For parents, families, communities
Targeted education for parents and families should include information about:
- health effects of volatile substances
- basic first aid and care for an intoxicated person (e.g. assessing danger to the person and others, letting the person rest in a quiet safe place with fresh air, making sure the person can breathe, when to call emergency services)
- how to monitor an intoxicated person during and after recovery (e.g. managing symptoms, what to look for, making sure the person eats and drinks, when to call emergency services)
- who to contact if the situation is dangerous (i.e. the people in the community who are responsible for safety such as police and other authorised people)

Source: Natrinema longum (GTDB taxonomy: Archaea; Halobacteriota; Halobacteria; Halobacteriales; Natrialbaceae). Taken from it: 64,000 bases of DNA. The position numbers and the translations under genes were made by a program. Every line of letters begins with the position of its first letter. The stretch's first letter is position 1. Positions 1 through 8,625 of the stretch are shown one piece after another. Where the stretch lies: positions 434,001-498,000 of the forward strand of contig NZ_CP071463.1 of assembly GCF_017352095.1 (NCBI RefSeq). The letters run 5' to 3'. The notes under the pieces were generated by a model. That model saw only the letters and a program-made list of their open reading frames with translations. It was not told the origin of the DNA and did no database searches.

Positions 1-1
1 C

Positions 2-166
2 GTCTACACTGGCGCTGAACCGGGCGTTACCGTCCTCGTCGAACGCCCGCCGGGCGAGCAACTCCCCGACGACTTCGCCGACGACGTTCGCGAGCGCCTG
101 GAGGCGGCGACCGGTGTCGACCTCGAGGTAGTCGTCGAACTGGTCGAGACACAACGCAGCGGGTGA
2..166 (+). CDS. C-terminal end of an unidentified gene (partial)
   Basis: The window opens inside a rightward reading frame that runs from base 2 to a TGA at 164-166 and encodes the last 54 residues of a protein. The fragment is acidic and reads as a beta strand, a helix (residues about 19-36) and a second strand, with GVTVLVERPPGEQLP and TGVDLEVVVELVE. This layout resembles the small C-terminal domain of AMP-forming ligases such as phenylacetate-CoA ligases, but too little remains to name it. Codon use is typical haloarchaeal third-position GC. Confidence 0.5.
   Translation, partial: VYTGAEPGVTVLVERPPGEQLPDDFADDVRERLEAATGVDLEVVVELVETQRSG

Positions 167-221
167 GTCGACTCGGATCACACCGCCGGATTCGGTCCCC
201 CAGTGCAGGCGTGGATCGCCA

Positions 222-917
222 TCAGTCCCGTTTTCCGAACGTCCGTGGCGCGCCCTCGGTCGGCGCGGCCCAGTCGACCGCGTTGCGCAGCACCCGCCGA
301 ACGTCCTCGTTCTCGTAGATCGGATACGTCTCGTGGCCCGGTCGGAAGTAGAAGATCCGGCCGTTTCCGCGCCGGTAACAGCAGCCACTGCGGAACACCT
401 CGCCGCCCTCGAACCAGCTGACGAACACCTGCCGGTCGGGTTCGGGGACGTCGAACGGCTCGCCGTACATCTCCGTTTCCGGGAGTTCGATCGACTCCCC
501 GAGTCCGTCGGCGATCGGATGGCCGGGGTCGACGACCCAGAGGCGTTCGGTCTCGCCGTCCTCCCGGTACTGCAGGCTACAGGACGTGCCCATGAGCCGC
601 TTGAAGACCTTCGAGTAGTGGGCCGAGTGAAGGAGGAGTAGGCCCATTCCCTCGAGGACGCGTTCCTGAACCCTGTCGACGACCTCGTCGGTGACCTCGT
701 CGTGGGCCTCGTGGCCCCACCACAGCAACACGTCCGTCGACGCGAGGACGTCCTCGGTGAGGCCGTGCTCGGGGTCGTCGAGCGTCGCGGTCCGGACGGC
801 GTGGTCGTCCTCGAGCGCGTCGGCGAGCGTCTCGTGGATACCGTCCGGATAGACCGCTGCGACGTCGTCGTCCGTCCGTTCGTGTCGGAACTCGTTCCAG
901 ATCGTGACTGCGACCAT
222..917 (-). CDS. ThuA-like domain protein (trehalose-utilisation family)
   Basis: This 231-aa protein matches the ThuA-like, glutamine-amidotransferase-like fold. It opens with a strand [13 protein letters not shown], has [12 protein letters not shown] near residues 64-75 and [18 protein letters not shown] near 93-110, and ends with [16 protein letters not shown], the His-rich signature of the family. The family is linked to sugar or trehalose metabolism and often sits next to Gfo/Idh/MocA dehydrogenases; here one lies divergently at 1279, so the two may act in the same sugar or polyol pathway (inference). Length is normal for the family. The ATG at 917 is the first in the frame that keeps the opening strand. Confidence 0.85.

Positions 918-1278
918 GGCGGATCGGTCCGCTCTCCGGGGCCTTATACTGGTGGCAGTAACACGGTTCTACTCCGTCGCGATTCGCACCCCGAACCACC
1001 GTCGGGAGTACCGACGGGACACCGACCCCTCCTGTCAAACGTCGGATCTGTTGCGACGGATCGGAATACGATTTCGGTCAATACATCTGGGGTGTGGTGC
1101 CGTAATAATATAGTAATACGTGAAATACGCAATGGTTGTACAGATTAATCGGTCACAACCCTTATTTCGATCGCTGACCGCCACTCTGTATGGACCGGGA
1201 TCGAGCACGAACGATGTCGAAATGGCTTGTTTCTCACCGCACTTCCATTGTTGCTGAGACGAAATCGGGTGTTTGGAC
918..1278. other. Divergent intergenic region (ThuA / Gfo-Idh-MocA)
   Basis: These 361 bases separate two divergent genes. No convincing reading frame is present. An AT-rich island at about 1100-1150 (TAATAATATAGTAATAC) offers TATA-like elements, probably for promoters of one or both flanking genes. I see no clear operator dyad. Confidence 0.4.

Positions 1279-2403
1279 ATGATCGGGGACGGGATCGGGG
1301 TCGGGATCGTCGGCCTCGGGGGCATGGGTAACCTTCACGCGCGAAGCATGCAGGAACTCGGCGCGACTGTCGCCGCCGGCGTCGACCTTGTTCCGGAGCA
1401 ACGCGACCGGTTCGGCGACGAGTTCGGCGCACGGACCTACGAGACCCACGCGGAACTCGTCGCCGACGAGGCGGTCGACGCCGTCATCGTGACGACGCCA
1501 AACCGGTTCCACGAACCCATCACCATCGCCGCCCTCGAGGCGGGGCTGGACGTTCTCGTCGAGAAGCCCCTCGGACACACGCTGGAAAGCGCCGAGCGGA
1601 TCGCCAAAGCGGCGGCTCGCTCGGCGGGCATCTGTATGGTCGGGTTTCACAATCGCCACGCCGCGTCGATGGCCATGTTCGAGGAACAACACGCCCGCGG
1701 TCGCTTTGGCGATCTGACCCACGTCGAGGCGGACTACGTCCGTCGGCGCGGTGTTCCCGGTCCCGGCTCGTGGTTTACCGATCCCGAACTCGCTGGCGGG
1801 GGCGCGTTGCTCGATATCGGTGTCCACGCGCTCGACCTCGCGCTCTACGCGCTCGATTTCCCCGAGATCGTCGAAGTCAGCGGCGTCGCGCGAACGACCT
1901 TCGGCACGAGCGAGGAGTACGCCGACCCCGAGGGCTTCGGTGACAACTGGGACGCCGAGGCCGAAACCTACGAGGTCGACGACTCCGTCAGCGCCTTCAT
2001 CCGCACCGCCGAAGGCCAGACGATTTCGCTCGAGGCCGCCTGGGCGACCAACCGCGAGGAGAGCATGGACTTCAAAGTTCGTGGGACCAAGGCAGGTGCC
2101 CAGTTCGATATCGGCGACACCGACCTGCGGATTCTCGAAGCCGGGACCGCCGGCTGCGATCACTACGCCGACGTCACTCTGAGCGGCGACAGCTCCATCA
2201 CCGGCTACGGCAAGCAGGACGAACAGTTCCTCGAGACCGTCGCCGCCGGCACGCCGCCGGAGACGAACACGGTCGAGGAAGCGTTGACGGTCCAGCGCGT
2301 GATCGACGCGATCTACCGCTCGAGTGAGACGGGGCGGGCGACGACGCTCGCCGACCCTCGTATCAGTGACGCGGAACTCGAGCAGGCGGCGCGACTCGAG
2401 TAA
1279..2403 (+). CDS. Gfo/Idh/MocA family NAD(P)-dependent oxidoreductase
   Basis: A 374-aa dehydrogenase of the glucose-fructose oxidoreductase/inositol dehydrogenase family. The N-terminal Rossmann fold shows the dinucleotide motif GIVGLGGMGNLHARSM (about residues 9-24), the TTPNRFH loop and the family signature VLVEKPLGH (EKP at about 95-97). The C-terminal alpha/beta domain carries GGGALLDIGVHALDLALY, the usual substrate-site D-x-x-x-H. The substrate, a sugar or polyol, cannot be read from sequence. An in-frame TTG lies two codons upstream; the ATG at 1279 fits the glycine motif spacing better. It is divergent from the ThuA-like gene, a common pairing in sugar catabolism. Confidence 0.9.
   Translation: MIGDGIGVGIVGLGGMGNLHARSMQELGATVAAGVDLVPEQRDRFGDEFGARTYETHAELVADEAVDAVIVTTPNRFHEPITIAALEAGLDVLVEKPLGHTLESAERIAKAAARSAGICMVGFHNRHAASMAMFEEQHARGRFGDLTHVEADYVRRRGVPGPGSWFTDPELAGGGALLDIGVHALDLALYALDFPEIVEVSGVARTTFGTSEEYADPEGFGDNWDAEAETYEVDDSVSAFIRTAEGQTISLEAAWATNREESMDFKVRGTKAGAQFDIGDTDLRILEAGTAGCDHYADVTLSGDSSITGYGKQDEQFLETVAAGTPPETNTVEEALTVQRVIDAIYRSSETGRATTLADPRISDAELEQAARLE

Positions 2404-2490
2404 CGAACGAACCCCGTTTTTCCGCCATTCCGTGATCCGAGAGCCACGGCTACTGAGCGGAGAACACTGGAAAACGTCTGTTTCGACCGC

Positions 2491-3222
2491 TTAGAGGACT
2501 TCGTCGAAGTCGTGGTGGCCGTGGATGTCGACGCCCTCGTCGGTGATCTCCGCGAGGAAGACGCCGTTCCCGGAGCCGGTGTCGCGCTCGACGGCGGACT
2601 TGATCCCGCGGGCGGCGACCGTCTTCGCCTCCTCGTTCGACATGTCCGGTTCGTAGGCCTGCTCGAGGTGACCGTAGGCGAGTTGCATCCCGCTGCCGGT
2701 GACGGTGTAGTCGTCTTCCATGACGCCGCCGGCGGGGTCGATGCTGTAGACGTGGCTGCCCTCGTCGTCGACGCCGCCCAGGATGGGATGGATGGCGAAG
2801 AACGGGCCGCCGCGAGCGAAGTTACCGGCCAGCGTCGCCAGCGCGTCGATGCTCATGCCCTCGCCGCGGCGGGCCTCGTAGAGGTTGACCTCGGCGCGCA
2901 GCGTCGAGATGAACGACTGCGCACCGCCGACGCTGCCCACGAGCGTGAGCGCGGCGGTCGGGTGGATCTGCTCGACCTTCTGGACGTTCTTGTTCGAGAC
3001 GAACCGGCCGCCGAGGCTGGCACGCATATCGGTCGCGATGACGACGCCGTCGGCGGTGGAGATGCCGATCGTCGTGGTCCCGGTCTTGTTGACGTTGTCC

- services that can help a person recover (e.g. counselling services, residential rehabilitation facilities, youth and activity programs).
(National Health and Medical Research Council, 2011)
For more information about working with parents and family members, see the Working with parents and families page of this website.
It is important to ensure that broader education strategies aimed at families and communities are discreet and do not inform other young people who are not using volatile substances. Discretion is also needed to avoid overemphasising the issue, as it may provoke a feeling of shame for communities and create resistance in discussing the issue.
For more information about working with communities, see the Working with communities page of this website.